Advanced ASP.NET Caching and AddValidationCallBack
ASP.NET (today 1.1, and more so with 2.0) has a fantastic capability for caching.
At it's most basic, there's
<%OutputCache Duration="30" VaryByParam="id"%>
When this is added to an ASPX page, it would automatically cache versions of a page for every received value of id= that appears in the QueryString.
That means that when your application starts up, there's nothing in the ASP.NET output cache. If someone hits foo.aspx?id=4, your code-behind executes and the page renders the first time. Subsequent hits to foo.aspx?id=4 will retrieve a cached version. Since Duration="30", that means that your code for foo.aspx will not run until the cached item expires in 30 seconds.
As new visitors hit foo.aspx with different values for id=, there will be a new version cached. You want to be aware of how many possible values for id= there are, as your web servers memory will be affected. If foo.aspx is hit with a few dozen values for id=, you're likely OK. But if there are thousands or millions of potential values and you have a long value for Duration, you may end up holding a lot more versions of cached pages in memory than is reasonable or performant.
In addition to VaryByParam, there's a few others, with the most powerful being VaryByCustom where you can set a custom string:
<%OutputCache Duration="30" VaryByCustom="mycustomthing"%>
Then you override HttpApplication.GetVaryByCustomString in your Global.asax. GetVaryByCustomString returns a string. That string is built by you and used as a key to store and retrieve a cached version of your page. The key can be anything and build from anything. You can create a composite key from other pieces of information available to you like cookies, user-languages, browser capabilities, whatever.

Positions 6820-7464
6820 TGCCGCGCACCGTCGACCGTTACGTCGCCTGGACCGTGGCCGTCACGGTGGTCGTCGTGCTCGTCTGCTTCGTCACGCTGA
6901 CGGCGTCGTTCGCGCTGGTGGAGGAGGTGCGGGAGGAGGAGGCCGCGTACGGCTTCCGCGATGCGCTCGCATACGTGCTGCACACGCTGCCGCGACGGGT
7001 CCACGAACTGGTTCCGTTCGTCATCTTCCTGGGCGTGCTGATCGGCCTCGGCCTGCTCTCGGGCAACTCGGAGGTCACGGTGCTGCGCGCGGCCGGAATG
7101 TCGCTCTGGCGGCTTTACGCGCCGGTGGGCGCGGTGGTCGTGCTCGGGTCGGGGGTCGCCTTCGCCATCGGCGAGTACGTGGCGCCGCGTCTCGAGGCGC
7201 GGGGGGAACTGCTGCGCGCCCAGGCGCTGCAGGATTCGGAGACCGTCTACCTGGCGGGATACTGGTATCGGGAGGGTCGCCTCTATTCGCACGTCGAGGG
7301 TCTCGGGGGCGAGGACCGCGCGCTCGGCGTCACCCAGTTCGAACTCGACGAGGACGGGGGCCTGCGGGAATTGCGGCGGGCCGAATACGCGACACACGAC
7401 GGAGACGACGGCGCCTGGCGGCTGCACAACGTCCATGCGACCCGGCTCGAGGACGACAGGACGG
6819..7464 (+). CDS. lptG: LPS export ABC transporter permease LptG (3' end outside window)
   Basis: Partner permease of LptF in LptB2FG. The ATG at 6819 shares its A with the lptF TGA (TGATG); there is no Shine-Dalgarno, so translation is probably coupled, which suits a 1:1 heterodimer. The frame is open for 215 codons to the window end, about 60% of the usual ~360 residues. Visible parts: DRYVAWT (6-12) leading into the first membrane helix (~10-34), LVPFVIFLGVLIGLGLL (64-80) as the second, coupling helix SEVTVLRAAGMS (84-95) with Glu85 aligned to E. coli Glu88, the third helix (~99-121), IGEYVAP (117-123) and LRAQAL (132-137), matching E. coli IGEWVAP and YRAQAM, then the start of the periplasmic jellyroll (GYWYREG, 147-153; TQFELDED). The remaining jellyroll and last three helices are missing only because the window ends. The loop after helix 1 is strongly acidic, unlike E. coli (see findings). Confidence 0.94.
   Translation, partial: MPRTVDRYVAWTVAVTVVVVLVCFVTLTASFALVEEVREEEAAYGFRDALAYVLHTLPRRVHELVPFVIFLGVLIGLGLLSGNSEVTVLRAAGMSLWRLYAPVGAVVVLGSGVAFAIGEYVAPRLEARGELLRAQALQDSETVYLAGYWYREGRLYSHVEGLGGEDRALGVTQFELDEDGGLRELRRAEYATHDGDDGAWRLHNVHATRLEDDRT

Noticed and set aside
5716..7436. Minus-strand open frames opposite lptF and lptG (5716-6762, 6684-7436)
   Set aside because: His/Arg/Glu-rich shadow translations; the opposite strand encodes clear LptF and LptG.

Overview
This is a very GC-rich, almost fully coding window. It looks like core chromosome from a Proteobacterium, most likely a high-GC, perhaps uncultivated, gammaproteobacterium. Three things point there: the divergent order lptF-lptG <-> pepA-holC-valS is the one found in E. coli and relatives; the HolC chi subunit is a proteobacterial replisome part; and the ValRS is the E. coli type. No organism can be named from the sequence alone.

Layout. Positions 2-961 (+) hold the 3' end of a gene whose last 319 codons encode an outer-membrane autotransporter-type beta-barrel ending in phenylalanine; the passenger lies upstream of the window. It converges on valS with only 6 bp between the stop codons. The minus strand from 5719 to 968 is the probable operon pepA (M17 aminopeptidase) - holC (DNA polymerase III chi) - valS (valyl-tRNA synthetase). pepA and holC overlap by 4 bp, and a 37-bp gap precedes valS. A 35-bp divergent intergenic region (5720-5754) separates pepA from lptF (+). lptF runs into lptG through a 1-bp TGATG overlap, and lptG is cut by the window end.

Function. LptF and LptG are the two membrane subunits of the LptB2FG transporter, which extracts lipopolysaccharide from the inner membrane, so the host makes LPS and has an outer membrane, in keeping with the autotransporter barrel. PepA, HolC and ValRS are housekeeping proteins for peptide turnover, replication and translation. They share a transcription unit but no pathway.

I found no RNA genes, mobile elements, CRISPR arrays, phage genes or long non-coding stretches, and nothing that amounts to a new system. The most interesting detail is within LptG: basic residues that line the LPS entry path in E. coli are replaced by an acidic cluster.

This gives the developer a lot of flexibility as to the name that the developer wants to base caching on. However, what if I want to cache pages for every value of id= except id=5?
That's where the little-used, little-known, Response.Cache.AddValidationCallback comes in.
On your page you hook up a callback that will be called when it's time to decide whether to return a cached version of your page.
<%@ OutputCache VaryByParam="none" Duration=600 %>
<Script Language="C#" runat="server">
public void Page_Load()
Response.Cache.AddValidationCallback(new HttpCacheValidateHandler(Validate), "somecustomdata");
public void Validate(HttpContext context, Object data, ref HttpValidationStatus status)
//I can check 'data' if I want to here as well...
if (context.Request.QueryString["id"] == "5")
status = HttpValidationStatus.IgnoreThisRequest;
status = HttpValidationStatus.Valid;
There are three values for HttpValidationStatus. In this example, if id=5, HttpValidationStatus.IgnoreThisRequest indicates that this should be treated as a Cache Miss and the page will run and render as usual. If not, HttpValidationStatus.Valid indicates that everything is cool. The third value, not shown here, is HttpValidationStatus.Invalid that indicates not only that this request should be treated as a Cache Miss, but also that any cached value should be invalidated and evicted from the Output Cache.
Note: You don't want to do ANYTHING "heavy" in the callback method. Remember that your callback is being called to ask your advice. ASP.NET is asking, "should I return the cached item?" If it takes you longer to answer that question then it would to just return the cached item, then you need to rethink what are your goals. Remember also that you can store some small objects (context) when you setup the callback that may be used later to make your decision.
Scott Hanselman is a former professor, former Chief Architect in finance, now speaker, consultant, father, diabetic, and Microsoft employee. He is a failed stand-up comic, a cornrower, and a book author.
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